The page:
The lawsuit, presented in Cincinnati, Ohio on February 10, 2014, seeks a federal court order requiring Ohio to place the names of both married same-sex parents on the birth certificates of their children.
Lead counsel, Al Gerhardstein stated,
“Last year the federal court ordered Ohio to end discrimination against married same-sex couples on death certificates. Today these moms and dads seek to end discrimination against married same-sex couples and their children on birth certificates. At both ends of our lifespans, a marriage is a marriage; Ohio must recognize same-sex marriages and the families founded on those marriages throughout life.”
Plaintiffs include three lesbian couples married in states where same-sex marriage is legal. One of the women in each marriage is pregnant through artificial insemination. They all used anonymous sperm donors. Their babies will all be born in Cincinnati hospitals in the next few months. If they were in marriages with opposite-sex husbands they would apply for their birth certificates while in the hospital and the Cincinnati registrar would place the names of both parents on the child’s birth certificate. Since these moms are in same-sex marriages Ohio will only place only one parent on their birth certificates because Ohio does not recognize same-sex marriages from other states. This lawsuit seeks to force Ohio to put both parents on the birth certificates.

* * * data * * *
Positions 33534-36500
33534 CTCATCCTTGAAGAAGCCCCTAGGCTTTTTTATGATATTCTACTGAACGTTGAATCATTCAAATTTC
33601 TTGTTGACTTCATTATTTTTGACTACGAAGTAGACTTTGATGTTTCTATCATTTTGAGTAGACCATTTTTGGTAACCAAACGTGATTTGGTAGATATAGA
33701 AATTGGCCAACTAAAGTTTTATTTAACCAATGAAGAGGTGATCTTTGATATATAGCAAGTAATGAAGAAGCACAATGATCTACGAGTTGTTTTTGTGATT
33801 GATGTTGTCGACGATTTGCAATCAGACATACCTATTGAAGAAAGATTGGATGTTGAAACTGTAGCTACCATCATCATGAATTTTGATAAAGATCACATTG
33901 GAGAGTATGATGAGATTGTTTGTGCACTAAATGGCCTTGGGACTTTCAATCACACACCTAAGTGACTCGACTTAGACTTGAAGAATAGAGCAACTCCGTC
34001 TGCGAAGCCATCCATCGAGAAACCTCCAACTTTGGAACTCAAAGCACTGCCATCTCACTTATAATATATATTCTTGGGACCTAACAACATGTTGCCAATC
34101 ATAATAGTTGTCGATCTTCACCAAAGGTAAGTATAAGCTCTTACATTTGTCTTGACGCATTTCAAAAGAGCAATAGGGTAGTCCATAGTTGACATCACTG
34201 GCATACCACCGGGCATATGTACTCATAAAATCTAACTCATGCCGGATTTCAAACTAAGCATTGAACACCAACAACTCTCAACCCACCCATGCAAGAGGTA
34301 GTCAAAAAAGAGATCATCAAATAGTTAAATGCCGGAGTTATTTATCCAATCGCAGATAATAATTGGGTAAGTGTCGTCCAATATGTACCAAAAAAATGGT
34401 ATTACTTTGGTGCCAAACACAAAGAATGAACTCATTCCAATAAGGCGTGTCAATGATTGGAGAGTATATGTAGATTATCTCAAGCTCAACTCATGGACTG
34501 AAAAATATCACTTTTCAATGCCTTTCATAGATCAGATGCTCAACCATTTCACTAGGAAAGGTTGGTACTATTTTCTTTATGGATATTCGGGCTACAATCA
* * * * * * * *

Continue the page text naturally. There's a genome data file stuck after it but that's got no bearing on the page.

Plaintiffs also include a gay couple legally married in New York and the adoption agency, Adoption STAR, which has helped them adopt a child born in Ohio. The male same-sex married couple has an order of adoption from a New York court stating that both of these married men are the parents of their adopted child. But Ohio will not treat them like an opposite-sex married couple. Instead Ohio will force these two dads to choose and allow only one of their names on the amended birth certificate of their adopted child. This lawsuit seeks to force Ohio to end that discrimination.
Why Does this Matter? Birth certificates are the primary identity document in our society. Birth certificates tell the child, “these adults are your parents,” and tell the community that these adults and children are a family. Medical care, access to schools, travel and release of information are all easily accomplished with birth certificates and are constantly burdened without accurate birth certificates. Forcing families to accept incorrect birth certificates imposes life-long harms and is a direct attack on family dignity.
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